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Here’s how strategic HR leaders get their pitches over the finish line

Adam Weber, 15Five
Adam Weberhttps://www.15five.com/
Adam Weber is chief evangelist at 15Five, a strategic performance management platform. He is the author of Amazon best-seller "Lead Like a Human,” host of the HR Superstars podcast and a nationally recognized author, speaker and commentator on strategic HR.

This is the third installment in a five-part series examining the secrets of the top 5% of HR leaders. Part one can be read here, and part two can be read here.  

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After having over 1,000 conversations with HR leaders over the past decade, I’ve heard the same story too many times: An HR leader is tasked with solving a problem. They come up with a solution and a plan they believe in. They pitch it to the very people who asked them to come up with a solution and yet are still blocked. It’s hard to quantify how many times I’ve heard this same struggle.

So, why does it happen?

There’s a formula for why HR gets blocked: It’s a combination of the function being viewed as a cost center and HR leaders presenting squishy ideas that aren’t backed by data. Combine that with little conviction and lack of preparedness for pushback, and you can see the dreaded “no” coming from a mile away.

Thankfully, there’s a better way—a new formula, if you will. With this approach, the HR leader is armed with three things before presenting an idea for executive buy-in:

  • Business context
  • Data to inform focus and action
  • Alignment with executives

But most importantly, when you get the chance to pitch your bold, innovative strategy …

Pitch like what you do matters—because it does

Have confidence and conviction in the ideas you put forth. To get there, do the prep, be ready for hard questions and get yourself into the right headspace so you’re ready to stand behind what you’re about to share.

For me, I do a light breathing exercise and a power pose in the mirror (don’t judge; it works!).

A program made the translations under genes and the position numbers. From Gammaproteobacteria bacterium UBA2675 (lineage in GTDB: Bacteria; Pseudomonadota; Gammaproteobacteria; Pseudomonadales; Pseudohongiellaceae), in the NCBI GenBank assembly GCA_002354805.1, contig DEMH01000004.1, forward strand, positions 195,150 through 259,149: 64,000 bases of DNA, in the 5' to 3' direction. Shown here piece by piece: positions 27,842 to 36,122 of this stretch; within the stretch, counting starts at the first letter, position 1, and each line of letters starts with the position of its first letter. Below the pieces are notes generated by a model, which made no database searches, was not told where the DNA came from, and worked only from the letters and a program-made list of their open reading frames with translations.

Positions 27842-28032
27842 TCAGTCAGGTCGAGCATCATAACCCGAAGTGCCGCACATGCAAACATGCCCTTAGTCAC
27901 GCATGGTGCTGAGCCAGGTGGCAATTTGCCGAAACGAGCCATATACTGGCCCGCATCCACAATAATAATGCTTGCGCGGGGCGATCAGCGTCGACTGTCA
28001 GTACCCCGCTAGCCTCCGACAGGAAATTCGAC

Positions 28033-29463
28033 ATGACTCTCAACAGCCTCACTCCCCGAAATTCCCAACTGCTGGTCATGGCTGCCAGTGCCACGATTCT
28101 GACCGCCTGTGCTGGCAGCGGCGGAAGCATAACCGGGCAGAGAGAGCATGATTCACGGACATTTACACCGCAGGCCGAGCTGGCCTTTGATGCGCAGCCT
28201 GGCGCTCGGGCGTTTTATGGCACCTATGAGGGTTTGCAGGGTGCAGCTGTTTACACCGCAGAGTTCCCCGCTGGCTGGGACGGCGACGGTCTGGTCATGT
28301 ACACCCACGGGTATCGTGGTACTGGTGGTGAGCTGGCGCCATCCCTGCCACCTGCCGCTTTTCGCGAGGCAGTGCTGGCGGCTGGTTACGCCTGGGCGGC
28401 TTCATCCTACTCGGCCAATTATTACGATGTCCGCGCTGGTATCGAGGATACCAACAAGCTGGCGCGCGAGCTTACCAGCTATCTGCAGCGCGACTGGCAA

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And perhaps most importantly, be ready for that potential “no.”

Hear more from Weber about the secrets of the top 5% of strategic HR leaders in his session at HRE’s upcoming EPIC Conference, April 24-26 in Las Vegas. Click here to register.

Executives scan for risk. If they sense a lack of confidence, they won’t buy in. In fact, many CFOs lead with a “no.” When that’s where your pitch lands, that is your moment to lean in and get clarity. Recommit to your idea. If, say, your company’s biggest HR issue is retention, for example, your retort could sound something like this:

“I’m very concerned that if we do nothing, we’re going to continue to bleed cash and have retention issues. Remember, retention is the biggest issue for the business. With the information and data I have, I believe this is the best decision for the company, and I ask you to trust me to execute. I will be quick to share back progress and metrics so we can iterate as a team. I’m confident this is worthwhile, and I’m strongly recommending we approve.”

This takes guts, but if you can back up your idea with data and if it’s rooted in the context of the broader business, executives will appreciate your persistence.

A formula for strategic HR success

Before accepting “no,” ask yourself:

  • Did I represent my idea fully?
  • Did I share my concerns about maintaining the status quo?
  • Did I try for a “yes” a second time?
  • Do I understand the business context for being rejected?

If you’re applying this approach consistently when you pitch new ideas and you continue to get blocked, perhaps this isn’t a place where your work and impact is valued. Assess your situation and make a judgment call. What you do matters, and you deserve to have your work valued.

So, give it a try. Show courage when pitching. Fight for a yes, or gain full context when receiving a no, and hopefully, you’ll be doing the bold, innovative people work you dreamed of when you first got into HR!

But even when you get that coveted “yes,” you can’t do it alone. In the fourth part of this series, I’ll talk about how to activate managers to operationalize your work.